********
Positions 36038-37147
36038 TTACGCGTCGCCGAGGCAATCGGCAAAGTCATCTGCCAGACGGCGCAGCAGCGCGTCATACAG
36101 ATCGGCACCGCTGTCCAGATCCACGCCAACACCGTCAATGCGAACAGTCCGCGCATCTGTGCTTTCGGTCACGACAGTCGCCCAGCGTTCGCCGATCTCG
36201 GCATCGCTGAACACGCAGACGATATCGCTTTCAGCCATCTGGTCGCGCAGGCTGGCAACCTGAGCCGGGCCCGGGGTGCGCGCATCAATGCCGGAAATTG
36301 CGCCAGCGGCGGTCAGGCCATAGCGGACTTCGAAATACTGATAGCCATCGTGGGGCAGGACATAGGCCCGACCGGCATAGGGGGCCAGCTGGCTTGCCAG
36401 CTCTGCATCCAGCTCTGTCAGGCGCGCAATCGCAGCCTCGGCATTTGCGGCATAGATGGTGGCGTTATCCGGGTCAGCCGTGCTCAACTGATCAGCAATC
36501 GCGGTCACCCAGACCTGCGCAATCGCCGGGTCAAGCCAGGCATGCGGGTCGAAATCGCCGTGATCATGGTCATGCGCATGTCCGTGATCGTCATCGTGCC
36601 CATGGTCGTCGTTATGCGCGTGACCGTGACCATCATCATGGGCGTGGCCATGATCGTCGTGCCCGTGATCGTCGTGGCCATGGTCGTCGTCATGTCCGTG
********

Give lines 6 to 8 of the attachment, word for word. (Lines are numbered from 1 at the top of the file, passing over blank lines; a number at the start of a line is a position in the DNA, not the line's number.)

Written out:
36401 CTCTGCATCCAGCTCTGTCAGGCGCGCAATCGCAGCCTCGGCATTTGCGGCATAGATGGTGGCGTTATCCGGGTCAGCCGTGCTCAACTGATCAGCAATC
36501 GCGGTCACCCAGACCTGCGCAATCGCCGGGTCAAGCCAGGCATGCGGGTCGAAATCGCCGTGATCATGGTCATGCGCATGTCCGTGATCGTCATCGTGCC
36601 CATGGTCGTCGTTATGCGCGTGACCGTGACCATCATCATGGGCGTGGCCATGATCGTCGTGCCCGTGATCGTCGTGGCCATGGTCGTCGTCATGTCCGTG